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Measuring one of the world's largest glaciers

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Surveying Pine Island Glacier

Explosive findings

During the first summer campaign glacial geophysicists Andy Smith and Julian Scott together with field assistants Rob Smith and Roger Stilwell measured ice flow using Global Positioning Systems (GPS) and drilled into the upper ice layers to determine accumulation and density. Some of the most dramatic fieldwork involved setting off high explosives near the ice surface to measure the time it takes for the resultant acoustic waves to echo from the ice bed 2 km below. This method was particularly effective for detecting water and ‘soft’ sediments that reduce friction between bedrock and ice and enables faster ice flow.

Wider exploration

At 95 days on the ice the second summer field season was longer and much more extensive than the first. Julian Scott, glacial geophysicist Robert Bingham, with field assistants Feargal Buckley and Chris Griffiths, increased the area of the first year’s survey and used a range of over-snow radars to investigate subsurface conditions. They also added ‘passive seismics’ to the array of surveying techniques. Where active seismics use artificial signals created by explosives, passive seismics rely on natural ‘icequake’ activity. Icequakes have been observed on many glaciers around the world. Monitoring their frequency and magnitude with high-resolution sensors, reveals how ice flow in a major ice stream such as Pine Island Glacier is controlled by slippage over the bed.

"It was a fantastic experience to skidoo 90 km in order to be the first people to visit the site of the largest known subglacial volcanic eruption in Antarctica. Returning in the cold hours of early morning with a low sun lighting up the glacier."
Dr. Julian Scott
British Antarctic Survey

Surveying techniques involved Rob and Feargal driving skidoos, towing a radar transmitter and receiver that stretched over half a kilometre. BAS’s high resolution DEep-LOoking Radar Echo Sounder (DELORES) can not only ‘see’ through the 2 km of ice to the bed, but also pick out ‘internal reflectors’ - layers of equal age which represent one or more discrete snowfall events. These internal layers act as crucial input and control for ice-flow modelling. They collected 1500 km of data during the season crossing the glacier several times.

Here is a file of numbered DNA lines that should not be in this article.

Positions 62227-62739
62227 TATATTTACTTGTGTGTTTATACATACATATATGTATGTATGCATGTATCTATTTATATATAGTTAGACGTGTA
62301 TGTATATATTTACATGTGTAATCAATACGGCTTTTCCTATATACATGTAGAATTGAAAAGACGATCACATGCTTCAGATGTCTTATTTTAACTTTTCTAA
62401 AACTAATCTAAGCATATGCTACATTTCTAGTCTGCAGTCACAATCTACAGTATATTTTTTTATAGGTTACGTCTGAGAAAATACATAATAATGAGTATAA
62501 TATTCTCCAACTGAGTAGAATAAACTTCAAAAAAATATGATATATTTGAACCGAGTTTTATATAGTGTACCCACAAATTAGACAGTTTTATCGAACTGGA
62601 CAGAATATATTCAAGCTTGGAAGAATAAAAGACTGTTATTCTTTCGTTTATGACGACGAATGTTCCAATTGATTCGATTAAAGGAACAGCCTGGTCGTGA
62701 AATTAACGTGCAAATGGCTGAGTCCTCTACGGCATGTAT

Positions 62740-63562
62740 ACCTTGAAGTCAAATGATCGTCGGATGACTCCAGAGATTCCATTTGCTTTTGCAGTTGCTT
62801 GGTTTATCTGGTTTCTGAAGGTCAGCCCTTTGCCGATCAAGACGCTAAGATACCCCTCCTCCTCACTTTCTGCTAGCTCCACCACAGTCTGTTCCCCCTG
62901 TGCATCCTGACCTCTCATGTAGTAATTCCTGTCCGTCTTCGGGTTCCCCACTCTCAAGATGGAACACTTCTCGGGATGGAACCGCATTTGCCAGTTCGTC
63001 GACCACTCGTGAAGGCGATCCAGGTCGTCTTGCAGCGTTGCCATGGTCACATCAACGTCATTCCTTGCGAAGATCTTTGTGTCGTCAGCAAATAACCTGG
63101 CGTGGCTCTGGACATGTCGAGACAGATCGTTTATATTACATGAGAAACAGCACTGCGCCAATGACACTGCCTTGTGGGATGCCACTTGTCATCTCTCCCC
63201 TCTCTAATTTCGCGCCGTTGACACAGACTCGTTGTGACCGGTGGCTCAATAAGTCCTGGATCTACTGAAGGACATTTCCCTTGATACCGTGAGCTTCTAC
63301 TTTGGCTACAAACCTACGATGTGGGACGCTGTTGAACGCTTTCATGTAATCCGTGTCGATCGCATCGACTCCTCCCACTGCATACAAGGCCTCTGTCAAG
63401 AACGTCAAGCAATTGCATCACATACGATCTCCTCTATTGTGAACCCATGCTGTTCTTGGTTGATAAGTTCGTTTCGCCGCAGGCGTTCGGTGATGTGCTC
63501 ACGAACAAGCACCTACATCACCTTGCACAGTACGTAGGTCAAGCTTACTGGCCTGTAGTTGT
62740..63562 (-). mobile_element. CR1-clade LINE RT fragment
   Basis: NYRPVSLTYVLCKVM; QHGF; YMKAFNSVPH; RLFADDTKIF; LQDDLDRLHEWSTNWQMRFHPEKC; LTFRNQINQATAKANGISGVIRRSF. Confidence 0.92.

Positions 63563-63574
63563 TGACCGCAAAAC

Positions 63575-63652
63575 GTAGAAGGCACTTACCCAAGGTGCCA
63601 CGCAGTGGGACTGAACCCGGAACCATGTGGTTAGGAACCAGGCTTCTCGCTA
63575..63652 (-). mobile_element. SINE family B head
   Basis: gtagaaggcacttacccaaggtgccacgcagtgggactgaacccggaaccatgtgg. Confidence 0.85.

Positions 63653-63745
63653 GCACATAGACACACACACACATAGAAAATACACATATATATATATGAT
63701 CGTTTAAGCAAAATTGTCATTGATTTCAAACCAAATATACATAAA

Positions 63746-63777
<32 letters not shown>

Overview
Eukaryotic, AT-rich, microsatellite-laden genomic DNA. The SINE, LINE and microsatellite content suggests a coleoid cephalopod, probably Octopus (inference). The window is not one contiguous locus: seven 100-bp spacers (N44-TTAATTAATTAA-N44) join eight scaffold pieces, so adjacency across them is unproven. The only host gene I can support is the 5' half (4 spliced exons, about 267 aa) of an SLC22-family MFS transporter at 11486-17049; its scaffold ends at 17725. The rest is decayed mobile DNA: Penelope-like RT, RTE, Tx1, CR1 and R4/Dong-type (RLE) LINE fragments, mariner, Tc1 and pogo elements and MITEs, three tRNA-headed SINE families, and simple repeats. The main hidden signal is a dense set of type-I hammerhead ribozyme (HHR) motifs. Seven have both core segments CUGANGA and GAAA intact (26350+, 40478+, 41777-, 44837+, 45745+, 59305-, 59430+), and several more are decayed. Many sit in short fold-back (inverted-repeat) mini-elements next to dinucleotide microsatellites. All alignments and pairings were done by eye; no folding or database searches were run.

Using over-snow radar Julian and Chris were able to create an image of the Hudson Mountains subglacial volcano discovered by Hugh Corr and David Vaughan while analysing the 2004-05 airborne data. They also detected a highly reflective internal layer that may contain high amounts of volcanic ash from an eruption about 2000 years ago.

Pine Island Glacier Fact File
  • Pine Island Glacier drains an area of 162, 300 km², two thirds the size of the United Kingdom.
  • The glacier was named after the bay into which it flows, which was named after the U.S.S. Pine Island, a ship that carried sea-planes and discovered the bay in 1947. This ship was named after Pine Island off the coast of Lee County, Florida.
  • The nearest base is the U.K.'s Rothera Research Station 804 miles away from the centre of Pine Island Glacier.
  • The glacier contributes ~ 83 km³ of ice to the sea each year, the largest contribution of any individual ice stream in the world.
  • Satellite measurements indicate the glacier thinned by ~ 1.5 m per yr and accelerated by ~ 10% during the 1990s. The speed has continued to increase by approximately 30% in the last decade.

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